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Economy not as bleak as many think, institute says

Trade wars, Brexit and a shaky global economy pose problems, but Pellervo Economic Research said there are bright spots.

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Barring a no-deal Brexit, PTT estimated that the Finnish economy will grow by 1.3 percent this year and by 1.2 percent in 2019. Image: Heikki Saukkomaa / Lehtikuva

Despite the threats posed by the ongoing trade war between the US and China as well as the economic impact of Brexit, there are many positive trends taking place in the economies of Finnish residents, according to a fresh report from analyst group Pellervo Economic Research PTT.

There is a possibility for further consumption growth, according to the group, but consumers appear to be more likely to put their money away for rainy days, due to improved employment rates and salary increases.

Consumption growth levels have fallen by about half since 2017, likely due to consumers' increased uncertainty about the future, the report said.

Last year consumption growth levels were largely hurt by a collapse in auto sales, due to emission standards problems, the group said. But now, the vehicle trade has recovered, fuel has become more affordable and savings levels have returned to normal levels - factors which the economic assessment said were good for households.

Retail sales were also positive over the summer and outlooks within the service sector are also bright, according to the PTT report.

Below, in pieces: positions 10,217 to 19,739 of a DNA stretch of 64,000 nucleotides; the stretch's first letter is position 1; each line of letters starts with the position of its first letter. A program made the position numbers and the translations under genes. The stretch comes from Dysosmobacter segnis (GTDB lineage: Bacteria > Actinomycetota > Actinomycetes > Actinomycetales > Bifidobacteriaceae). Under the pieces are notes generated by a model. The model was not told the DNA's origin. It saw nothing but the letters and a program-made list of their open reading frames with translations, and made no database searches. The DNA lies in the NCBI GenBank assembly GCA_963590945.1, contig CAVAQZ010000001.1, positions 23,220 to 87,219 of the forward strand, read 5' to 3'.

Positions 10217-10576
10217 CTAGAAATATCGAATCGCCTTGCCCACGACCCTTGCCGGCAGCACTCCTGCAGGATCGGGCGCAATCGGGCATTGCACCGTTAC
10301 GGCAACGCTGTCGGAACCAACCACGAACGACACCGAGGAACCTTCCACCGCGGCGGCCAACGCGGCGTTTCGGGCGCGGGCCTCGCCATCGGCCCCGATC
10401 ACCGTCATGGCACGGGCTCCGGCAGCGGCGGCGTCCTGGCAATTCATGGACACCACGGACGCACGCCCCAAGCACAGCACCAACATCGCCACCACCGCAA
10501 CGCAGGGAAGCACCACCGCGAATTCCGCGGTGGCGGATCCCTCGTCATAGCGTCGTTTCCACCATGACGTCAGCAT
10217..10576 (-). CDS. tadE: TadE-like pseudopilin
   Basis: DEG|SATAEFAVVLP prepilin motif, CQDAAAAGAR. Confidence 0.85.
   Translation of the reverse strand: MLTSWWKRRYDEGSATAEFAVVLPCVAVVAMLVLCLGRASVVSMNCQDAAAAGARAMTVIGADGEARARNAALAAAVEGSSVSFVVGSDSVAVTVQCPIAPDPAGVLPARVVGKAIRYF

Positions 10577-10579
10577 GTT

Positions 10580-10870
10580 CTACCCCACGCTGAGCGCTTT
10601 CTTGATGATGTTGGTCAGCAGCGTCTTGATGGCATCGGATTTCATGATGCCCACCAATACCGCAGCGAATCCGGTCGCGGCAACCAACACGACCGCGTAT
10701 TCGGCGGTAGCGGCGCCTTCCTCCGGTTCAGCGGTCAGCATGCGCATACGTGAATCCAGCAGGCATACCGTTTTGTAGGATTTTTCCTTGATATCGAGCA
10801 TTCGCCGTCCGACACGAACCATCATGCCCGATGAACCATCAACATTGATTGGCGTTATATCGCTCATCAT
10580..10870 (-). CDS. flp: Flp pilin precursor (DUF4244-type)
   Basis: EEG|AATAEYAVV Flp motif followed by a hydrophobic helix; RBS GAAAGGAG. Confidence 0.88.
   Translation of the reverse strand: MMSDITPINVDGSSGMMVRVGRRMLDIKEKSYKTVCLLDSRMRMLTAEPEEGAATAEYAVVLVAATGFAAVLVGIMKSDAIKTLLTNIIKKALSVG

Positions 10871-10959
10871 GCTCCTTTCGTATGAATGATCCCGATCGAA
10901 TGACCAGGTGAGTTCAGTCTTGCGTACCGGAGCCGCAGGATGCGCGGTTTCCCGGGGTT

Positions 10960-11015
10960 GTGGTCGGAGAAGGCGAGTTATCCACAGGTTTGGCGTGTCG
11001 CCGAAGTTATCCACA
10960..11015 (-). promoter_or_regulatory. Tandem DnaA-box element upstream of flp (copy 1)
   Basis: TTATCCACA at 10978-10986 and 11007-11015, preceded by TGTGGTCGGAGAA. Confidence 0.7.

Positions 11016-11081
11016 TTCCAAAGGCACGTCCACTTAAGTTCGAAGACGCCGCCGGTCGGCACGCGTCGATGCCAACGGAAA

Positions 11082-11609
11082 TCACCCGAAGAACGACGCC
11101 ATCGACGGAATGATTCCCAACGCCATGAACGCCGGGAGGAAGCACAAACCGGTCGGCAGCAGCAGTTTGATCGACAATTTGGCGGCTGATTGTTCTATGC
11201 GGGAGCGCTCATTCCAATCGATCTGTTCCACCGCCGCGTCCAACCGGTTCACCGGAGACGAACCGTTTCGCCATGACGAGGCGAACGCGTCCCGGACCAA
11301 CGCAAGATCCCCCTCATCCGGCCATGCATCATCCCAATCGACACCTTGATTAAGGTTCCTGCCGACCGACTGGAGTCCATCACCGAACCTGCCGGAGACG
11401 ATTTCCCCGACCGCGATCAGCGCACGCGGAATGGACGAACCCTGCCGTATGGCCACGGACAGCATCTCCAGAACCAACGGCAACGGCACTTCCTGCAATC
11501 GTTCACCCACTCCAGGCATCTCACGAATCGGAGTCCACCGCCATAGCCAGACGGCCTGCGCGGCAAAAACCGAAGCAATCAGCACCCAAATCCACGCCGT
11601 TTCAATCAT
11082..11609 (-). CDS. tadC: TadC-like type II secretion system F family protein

Growth expected, barring no-deal Brexit

One looming, dark economic cloud has been the decline in industry, which can be observed in the sector's recent spate of job cuts and stagnating wage growth, according to the report.

However, PTT estimated that the Finnish economy will grow by 1.3 percent this year and by 1.2 percent in 2020.

The group noted that much of that growth depends on how Britain's planned departure from the EU and the global trade war unfold, saying that a so-called no-deal Brexit would bring economic growth to zero, unless government takes action.

The group also said it expects that the US and China will not come to agreement and that the uncertainty surrounding Brexit will continue into next year. Additionally, US President Donald Trump's administration has not increased corporate confidence, as firms are unable to rely on the free movement of goods and have been forced to rethink supply chains.

The problems within the global economy have also been reflected in Finland's trade and exports have slowed. However, the group said there are some domestic economic bright spots, particularly within the paper industry.

Demand for paper has again restarted in China, but there has been inadequate supply in the Asian country, which means that Finnish paper goods exports to China will increase towards the end of this year, according to the report.

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